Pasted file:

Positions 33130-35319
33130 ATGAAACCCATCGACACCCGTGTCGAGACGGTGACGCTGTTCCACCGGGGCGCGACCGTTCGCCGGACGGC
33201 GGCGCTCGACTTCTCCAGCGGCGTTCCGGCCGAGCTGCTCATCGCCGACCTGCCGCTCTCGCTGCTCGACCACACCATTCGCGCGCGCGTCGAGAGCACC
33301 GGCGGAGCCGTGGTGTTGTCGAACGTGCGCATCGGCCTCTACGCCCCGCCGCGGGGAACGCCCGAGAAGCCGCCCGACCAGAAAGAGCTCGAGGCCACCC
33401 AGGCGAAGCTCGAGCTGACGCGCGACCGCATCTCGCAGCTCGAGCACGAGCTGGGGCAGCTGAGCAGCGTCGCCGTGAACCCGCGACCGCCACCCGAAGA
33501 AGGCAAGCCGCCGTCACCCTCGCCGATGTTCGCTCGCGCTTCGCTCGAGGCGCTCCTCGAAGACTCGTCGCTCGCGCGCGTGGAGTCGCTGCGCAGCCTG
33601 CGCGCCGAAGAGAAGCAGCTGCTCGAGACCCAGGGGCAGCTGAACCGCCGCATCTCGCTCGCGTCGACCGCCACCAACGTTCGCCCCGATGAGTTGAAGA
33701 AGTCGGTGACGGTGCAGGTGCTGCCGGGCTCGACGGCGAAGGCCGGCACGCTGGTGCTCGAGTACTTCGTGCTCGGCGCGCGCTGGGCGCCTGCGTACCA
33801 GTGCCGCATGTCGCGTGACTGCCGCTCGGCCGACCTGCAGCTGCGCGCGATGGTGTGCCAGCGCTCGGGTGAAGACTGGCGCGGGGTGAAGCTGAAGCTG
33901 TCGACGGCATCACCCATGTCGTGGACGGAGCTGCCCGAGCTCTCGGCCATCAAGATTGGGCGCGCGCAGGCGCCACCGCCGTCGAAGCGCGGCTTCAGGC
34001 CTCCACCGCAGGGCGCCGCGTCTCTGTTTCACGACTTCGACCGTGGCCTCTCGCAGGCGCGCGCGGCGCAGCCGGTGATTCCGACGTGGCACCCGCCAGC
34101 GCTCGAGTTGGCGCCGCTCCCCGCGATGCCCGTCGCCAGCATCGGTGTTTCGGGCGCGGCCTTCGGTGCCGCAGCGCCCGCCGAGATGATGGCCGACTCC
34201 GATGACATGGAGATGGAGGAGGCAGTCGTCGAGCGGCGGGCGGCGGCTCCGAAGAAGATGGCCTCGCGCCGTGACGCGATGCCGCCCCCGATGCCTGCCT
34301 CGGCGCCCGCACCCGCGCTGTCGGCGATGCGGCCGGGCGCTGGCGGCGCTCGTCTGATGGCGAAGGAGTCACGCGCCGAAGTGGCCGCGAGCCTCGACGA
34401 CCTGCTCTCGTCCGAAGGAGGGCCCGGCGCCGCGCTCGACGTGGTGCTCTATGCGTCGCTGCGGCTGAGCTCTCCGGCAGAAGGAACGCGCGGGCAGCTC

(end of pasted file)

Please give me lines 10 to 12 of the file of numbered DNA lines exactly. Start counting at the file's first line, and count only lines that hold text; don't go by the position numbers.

33901 TCGACGGCATCACCCATGTCGTGGACGGAGCTGCCCGAGCTCTCGGCCATCAAGATTGGGCGCGCGCAGGCGCCACCGCCGTCGAAGCGCGGCTTCAGGC
34001 CTCCACCGCAGGGCGCCGCGTCTCTGTTTCACGACTTCGACCGTGGCCTCTCGCAGGCGCGCGCGGCGCAGCCGGTGATTCCGACGTGGCACCCGCCAGC
34101 GCTCGAGTTGGCGCCGCTCCCCGCGATGCCCGTCGCCAGCATCGGTGTTTCGGGCGCGGCCTTCGGTGCCGCAGCGCCCGCCGAGATGATGGCCGACTCC